之結果稱為market failure。
34
Market failure
• Market failure (e. g., the problem of
environmental pollution) is the result of an
inefficient market condition such as,
• imperfect information: 如consumer不知道污染、
或某中藥對健康之影響
• imperfect competition: 如某行業有entry barrier 。
請扶持老二 。
• public goods: (see next slide)
35
Public good
• A commodity that is non-rival and non-excludable.
– Examples: light house, national defense, environmental quality.
– non-rivalry in consumption: The characteristic that makes it
impossible (or prohibitively costly in a less strict sense) to
prevent others from sharing in the benefits of a good’s
consumption.
– non-excludability: The characteristic of individual benefits of
consumption such that one person’s consumption of a good
does not preclude that of another.
36
Free-ridership behavior
• This behavior occurs when a rational
consumer recognizes that the benefits of a
public good are accessible by allowing
someone else to purchase it.
37
Why people pollute?
• Environmental quality is a public good.
• Free-ridership is an attitude toward a public
good.
– This attitude implies everyone expects others to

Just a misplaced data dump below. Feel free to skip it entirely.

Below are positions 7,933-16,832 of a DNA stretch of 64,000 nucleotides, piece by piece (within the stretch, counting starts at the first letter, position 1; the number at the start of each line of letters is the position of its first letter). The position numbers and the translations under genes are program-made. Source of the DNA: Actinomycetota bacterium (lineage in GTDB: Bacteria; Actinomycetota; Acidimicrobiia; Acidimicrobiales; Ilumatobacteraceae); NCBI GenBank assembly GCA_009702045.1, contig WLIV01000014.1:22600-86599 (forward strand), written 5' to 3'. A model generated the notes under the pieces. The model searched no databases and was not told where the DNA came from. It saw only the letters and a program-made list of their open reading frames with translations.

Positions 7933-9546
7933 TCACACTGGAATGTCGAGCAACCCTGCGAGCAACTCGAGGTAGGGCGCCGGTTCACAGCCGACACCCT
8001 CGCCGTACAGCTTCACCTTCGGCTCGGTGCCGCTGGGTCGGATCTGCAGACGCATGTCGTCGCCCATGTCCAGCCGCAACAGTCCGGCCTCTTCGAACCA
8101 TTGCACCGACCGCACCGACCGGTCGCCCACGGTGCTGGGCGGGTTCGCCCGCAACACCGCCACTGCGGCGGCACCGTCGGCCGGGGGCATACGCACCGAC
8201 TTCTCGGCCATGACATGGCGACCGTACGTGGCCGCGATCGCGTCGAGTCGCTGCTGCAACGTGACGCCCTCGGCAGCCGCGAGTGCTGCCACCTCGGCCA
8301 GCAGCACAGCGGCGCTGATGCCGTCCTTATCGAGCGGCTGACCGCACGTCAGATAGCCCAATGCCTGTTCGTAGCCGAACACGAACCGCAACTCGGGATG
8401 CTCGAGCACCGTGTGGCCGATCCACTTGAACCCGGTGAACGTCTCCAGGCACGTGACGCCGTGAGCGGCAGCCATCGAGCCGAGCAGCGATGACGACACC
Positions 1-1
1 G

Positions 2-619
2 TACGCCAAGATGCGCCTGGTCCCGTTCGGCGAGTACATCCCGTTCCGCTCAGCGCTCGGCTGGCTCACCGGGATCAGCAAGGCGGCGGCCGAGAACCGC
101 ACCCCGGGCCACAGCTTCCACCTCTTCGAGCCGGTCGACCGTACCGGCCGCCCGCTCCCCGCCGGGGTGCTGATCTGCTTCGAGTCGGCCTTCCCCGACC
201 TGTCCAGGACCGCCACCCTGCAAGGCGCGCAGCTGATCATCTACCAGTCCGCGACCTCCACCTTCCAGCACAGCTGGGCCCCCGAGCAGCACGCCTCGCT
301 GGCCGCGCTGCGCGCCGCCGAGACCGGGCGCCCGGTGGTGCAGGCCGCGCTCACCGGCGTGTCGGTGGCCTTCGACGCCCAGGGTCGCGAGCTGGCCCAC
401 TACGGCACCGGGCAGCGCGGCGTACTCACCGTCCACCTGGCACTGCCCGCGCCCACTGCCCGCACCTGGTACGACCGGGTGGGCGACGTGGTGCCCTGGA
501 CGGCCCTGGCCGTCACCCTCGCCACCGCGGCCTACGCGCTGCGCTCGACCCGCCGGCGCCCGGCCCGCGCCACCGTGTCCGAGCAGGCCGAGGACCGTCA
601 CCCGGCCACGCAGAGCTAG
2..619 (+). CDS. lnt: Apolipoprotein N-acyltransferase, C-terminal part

pay the abatement cost for the degraded
environmental quality. As a result, pollution
problems persist and no further improvements
due to polluters’ free-ridership attitude.
38
Comment
• The desire of profit motivated self-interest,
or greed, is the cause of degraded
environmental quality and ecological
catastrophe.
39
Common property resources
( Common:共有的,公共的)
• Those resources for which property rights are
shared by some, not all, group of individuals.
– Common property resources fall somewhere on a
continuum between the extremes of pure public
goods and private goods.
– Examples: fisheries, animal populations, road
network common, and grass land for pasture(牧草
地,放牧場).
40
A famous paper by a biologist,
Hardin
• Hardin, G., “The tragedy of the commons”,
Science, 168:1246-1248, 1968.
– The system containing resources, e. g., food, air, energy,
to which most people have ready access are called
commons. 此common泛指public good及common
property resources。